Ruling party on course to win landslide in local elections

June 1, 2022

The ruling People Power Party (PPP) was on course to claim a landslide victory in Wednesday’s local elections, leading in 13 out of the 17 key races, including those for Seoul mayor and Gyeonggi governor.

With about 25 percent of the vote counted, the main opposition Democratic Party (DP) was leading only in four key races, including three in its stronghold of the Jeolla provinces, a painful defeat following March’s narrow presidential election loss.

The PPP was also leading in five of the seven parliamentary seats in by-elections held simultaneously.

The elections took place less than a month after President Yoon Suk-yeol took office. The results, if finalized, are expected to significantly strengthen the mandate of the new government as it pushes its agenda in its first years.

Leaders of the ruling People Power Party (PPP) celebrate after watching the exit poll results for the local elections at the National Assembly in Seoul on June 1, 2022. (Yonhap)
Election officials count ballots for the local elections at a gymnasium in Seoul on June 1, 2022. (Pool photo) (Yonhap)
Leaders of the main opposition Democratic Party watch the exit poll results for the local elections at the National Assembly in Seoul on June 1, 2022. (Yonhap)
This file photo taken on March 2, 2022, shows Ahn Cheol-soo (L) speaking with Lee Jae-myung during a presidential debate in Seoul. (Pool photo) (Yonhap)

Leaders of the ruling People Power Party (PPP) celebrate after watching the exit poll results for the local elections at the National Assembly in Seoul on June 1, 2022. (Yonhap)

Up for grabs in this year’s local elections were 17 metropolitan mayoralties and provincial governorships, 226 lower-level administrative leadership positions, as well as 872 seats in provincial and metropolitan councils, and 2,988 in lower-level local councils.

Also at stake were seven National Assembly seats in parliamentary by-elections.

Of the many battlegrounds, both parties view the capital area as the most important, as half of the country’s population resides there.

With 8.39 percent of the ballots counted, incumbent Seoul Mayor Oh Se-hoon of the PPP, led the election with 55.32 percent of the vote against Song Young-gil of the DP with 43.17 percent.

In the Gyeonggi governor race, where 23.13 of the ballots were counted, Kim Eun-hye of the PPP led with 50.72 percent against the DP’s Kim Dong-yeon with 47.16 percent.

Ballots counted also indicated the ruling party candidates’ win in 12 other major cities and provinces — including the cities of Incheon, Busan and Ulsan and the provinces of Chungcheong.

The DP was ahead in only three of its strongholds — the city of Gwangju and the Jeolla provinces — as well as the Jeju governorship.

In parliamentary by-elections, former presidential candidates Lee Jae-myung and Ahn Cheol-soo were near clinching their National Assembly seats.

Their parliamentary races carry extra significance since the victory could help them gain ground in their respective parties and pave the way to another shot at the presidency.

With nearly half of the ballots counted, Ahn of the PPP, who withdrew from the presidential race to endorse Yoon, virtually secured the seat representing the Bundang-A district of Seongnam, just south of Seoul, by winning 64.8 percent of the vote against DP’s Kim Byoung-gwan with 35.2 percent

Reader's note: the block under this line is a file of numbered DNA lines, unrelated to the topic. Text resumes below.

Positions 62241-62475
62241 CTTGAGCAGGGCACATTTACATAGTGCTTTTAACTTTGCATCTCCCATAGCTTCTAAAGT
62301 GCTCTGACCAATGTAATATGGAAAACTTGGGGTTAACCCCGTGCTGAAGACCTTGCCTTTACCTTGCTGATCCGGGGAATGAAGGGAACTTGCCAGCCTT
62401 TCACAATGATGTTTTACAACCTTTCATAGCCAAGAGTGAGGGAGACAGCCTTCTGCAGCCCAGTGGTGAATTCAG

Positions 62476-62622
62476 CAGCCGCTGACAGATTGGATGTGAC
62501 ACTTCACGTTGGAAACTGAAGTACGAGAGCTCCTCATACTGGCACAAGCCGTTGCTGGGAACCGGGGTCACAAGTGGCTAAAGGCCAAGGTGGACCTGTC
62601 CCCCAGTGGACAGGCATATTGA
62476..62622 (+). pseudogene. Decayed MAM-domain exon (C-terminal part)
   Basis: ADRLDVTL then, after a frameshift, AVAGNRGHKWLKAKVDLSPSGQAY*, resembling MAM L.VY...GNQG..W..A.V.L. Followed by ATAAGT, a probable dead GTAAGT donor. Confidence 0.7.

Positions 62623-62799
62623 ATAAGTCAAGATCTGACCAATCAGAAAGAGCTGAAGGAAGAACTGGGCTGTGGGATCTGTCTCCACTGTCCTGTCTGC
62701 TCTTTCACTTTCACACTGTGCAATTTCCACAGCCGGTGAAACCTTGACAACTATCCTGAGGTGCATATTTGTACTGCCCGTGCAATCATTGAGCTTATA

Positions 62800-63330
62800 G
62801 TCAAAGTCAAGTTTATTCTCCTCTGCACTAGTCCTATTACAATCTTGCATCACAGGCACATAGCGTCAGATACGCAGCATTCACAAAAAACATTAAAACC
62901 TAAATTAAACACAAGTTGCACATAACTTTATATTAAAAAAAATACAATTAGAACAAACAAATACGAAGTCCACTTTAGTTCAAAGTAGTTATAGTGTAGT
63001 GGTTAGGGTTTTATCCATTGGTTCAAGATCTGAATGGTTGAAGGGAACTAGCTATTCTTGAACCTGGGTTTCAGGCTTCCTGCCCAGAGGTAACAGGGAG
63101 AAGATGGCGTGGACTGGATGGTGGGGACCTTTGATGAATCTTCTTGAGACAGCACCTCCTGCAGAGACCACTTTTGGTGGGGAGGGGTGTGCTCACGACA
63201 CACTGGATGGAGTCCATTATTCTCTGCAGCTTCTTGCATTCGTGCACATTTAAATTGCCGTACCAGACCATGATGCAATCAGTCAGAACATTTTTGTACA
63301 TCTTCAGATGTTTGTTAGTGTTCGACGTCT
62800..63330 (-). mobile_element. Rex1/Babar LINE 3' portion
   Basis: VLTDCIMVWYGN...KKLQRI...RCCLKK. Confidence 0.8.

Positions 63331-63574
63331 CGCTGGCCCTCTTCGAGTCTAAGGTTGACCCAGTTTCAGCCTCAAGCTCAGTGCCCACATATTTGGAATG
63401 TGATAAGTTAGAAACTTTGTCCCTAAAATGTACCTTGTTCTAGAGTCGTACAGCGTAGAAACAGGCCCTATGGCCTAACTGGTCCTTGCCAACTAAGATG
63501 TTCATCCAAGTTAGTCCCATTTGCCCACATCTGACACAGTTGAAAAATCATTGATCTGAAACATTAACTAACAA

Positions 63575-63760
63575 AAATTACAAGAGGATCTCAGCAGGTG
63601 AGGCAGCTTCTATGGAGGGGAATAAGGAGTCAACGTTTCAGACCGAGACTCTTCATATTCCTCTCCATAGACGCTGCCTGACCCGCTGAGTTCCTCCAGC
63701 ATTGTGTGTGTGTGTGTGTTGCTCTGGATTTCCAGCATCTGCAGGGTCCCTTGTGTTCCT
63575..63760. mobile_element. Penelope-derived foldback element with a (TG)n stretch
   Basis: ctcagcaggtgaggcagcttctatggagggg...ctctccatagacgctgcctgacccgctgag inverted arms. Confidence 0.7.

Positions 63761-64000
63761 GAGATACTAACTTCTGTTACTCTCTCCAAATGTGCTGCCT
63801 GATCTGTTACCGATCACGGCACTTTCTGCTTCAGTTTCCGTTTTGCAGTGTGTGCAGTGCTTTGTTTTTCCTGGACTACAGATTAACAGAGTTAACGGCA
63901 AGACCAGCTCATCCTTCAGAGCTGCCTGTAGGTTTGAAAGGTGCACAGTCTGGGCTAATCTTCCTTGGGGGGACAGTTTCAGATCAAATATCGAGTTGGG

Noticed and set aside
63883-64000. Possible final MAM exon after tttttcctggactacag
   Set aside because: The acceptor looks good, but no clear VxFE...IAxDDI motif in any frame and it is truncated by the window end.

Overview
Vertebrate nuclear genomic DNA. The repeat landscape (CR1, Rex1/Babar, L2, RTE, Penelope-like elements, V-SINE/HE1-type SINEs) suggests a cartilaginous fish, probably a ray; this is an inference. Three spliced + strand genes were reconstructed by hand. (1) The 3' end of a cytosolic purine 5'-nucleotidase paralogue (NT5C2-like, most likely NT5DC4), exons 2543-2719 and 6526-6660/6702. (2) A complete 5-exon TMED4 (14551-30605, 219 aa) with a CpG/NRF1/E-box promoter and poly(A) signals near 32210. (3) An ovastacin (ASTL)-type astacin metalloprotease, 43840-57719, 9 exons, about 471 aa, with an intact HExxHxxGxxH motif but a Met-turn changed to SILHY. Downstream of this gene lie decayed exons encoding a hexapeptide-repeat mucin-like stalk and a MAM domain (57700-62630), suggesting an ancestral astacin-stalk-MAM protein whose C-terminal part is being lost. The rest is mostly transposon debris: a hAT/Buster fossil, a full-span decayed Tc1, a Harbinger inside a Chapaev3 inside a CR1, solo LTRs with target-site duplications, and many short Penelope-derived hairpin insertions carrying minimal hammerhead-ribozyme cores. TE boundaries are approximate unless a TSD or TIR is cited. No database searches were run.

With 9.1 percent of the ballots counted, Lee of the DP, who lost to Yoon in the March 9 presidential election by a razor-thin 0.73 percentage-point gap, was moving closer to win the seat in the Gyeyang-B district in Incheon, west of Seoul, by taking 55.1 percent of the vote against PPP’s Yoon Hyung-sun with 44.8 percent.

Voting took place from 6 a.m. to 6 p.m. at 14,465 polling centers nationwide, except for COVID-19 patients and those in self-isolation who cast their ballots from 6:30 p.m. to 7:30 p.m.

Vote counting began around 8:40 p.m. at 255 ballot counting stations.

Winners are expected to be confirmed around midnight, although the results for closely contested constituencies could come out early Thursday morning.

Tentative turnout for this year’s local elections was tallied at 50.9 percent, the second-lowest ever for local elections, as 22.5 million of 44.3 million eligible voters cast ballots, according to the National Election Comnission (NEC).

Despite registering a record early voting turnout of 20.62 percent, the final turnout came in far lower than the 60.2 percent logged in the 2018 local elections.

The PPP was looking to extend the momentum of the March 9 presidential election victory and help the new government to powerfully push its agenda from the start.

The conservative party believes Yoon’s summit with U.S. President Joe Biden and recent North Korea provocations have helped make its case to voters, especially to those seeking the stabilized operation of the Yoon administration.

The DP, which controls a majority in the National Assembly, was looking to recover from the presidential election defeat and expand its power across the nation to keep the Yoon government in check.

The liberal party, which scored a landslide victory in the 2018 local elections, also hoped it can overcome a recent internal feud, which was sparked by the DP co-interim chief Park Ji-hyun’s call for a sweeping reform of the party, and a sexual misconduct case involving one of its lawmakers.

In the run-up to Wednesday’s elections, the PPP and the DP have been wrangling over various issues, from an extra budget bill to support pandemic-hit small merchants to a proposal of merging Seoul’s Gimpo International Airport with Incheon International Airport.